But we shouldn’t be pessimistic. Stakeholder theory is not inimical to ethics; establishing an ethical culture within organizations with strong ethical leadership must be at the center of any stakeholder assessment. Merck’s helping cure river blindness and its more recent voluntary withdrawal of Vioxx; Johnson & Johnson’s removal of Tylenol capsules after some were tampered with cyanide; Interface’s environmental sustainability; Home Depot’s work with the Forestry Stewardship Council; and Nike’s commitment to improving labor standards overseas, are just a few examples of how normative standards can play a role in dealing with stakeholders and the ethical issues they present.
Perhaps the greatest advantage of stakeholder theory, once normative principles are incorporated into organizational decision-making, is that it allows managers to give an unbalanced or biased weighting of issues in order to preserve ethical integrity. That is, it gives managers permission to put other stakeholder interests ahead of shareholders as a way of making the ethical choice for long-term, not short-term, gain. BP should have heeded this advice. Putting the environment ahead of well-costs could have saved BP billions and potentially the company itself.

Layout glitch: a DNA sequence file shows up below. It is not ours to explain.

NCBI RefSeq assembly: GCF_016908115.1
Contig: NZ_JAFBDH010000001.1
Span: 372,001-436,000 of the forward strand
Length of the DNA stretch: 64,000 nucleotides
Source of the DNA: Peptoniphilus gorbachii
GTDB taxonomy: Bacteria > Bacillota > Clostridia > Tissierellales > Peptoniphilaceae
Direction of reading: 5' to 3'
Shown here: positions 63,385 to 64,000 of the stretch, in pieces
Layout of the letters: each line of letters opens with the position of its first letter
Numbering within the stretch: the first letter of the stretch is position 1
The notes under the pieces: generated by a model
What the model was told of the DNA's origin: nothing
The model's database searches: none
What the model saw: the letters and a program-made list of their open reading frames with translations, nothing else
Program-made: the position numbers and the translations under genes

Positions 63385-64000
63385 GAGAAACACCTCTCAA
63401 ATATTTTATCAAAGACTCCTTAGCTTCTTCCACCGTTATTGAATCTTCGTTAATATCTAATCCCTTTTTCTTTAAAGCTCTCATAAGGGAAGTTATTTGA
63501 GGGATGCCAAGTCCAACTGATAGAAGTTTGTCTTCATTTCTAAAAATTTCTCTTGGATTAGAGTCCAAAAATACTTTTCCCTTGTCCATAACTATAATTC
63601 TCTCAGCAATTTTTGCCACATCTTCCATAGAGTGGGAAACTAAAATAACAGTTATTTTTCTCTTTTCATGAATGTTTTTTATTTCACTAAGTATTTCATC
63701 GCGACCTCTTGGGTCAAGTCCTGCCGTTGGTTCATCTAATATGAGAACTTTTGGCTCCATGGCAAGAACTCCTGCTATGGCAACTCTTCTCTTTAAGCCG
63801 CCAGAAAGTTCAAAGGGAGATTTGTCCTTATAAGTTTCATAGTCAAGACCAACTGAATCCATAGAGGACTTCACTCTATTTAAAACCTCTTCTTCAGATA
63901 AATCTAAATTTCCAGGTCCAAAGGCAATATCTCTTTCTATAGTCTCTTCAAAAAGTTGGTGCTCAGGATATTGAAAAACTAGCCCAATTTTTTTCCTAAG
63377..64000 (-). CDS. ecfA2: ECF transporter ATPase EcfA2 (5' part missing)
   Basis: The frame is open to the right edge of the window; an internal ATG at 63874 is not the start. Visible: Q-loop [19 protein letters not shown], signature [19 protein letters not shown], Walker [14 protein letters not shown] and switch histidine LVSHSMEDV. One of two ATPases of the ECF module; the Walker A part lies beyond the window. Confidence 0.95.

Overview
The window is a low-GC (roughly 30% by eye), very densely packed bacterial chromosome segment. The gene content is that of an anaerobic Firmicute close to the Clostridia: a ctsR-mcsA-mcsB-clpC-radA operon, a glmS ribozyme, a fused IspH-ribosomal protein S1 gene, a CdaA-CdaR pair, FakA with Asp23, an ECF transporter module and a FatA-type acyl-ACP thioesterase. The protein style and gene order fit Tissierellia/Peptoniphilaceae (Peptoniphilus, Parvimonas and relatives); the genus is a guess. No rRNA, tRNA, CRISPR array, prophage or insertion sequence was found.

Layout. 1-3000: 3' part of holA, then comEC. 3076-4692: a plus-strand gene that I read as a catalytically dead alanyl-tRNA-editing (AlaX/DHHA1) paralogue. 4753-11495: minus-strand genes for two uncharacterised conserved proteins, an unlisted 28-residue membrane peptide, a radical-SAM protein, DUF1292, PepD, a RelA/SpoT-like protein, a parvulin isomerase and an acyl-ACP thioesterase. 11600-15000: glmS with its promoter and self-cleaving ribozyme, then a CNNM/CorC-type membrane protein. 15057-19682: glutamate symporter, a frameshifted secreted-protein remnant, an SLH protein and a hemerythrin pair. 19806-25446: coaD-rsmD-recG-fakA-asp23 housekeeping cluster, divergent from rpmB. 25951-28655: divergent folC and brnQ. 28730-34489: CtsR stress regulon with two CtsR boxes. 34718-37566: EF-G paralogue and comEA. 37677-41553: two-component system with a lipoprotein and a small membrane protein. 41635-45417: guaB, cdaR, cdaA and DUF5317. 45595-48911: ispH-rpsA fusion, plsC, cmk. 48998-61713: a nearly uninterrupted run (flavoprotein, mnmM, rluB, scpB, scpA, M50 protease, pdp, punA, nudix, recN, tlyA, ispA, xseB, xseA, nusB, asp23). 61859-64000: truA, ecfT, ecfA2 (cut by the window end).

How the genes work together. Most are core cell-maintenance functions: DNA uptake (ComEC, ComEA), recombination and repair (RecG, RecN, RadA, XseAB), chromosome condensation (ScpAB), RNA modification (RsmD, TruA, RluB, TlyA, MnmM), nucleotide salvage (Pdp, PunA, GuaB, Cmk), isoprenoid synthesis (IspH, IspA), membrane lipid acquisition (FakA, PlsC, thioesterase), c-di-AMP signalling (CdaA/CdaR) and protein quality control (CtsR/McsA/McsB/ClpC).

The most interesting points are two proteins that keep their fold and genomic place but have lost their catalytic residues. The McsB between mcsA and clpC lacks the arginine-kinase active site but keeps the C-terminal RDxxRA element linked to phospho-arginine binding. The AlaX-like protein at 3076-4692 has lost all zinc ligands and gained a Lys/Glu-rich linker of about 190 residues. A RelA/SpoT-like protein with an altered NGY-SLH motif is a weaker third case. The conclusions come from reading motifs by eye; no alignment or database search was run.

Stakeholder theory can help managers solving ethical problems, such as the environment, and gives managers a practical framework for assessing and balancing interests so long as normative principles are the foundation upon which decisions are made. If only BP had taken this advice to heart.
Dr. David Ohreen is an Assistant Professor at the Bissett School of Business, Mount Royal University, Calgary, Alberta.
Photo: Copyright BP.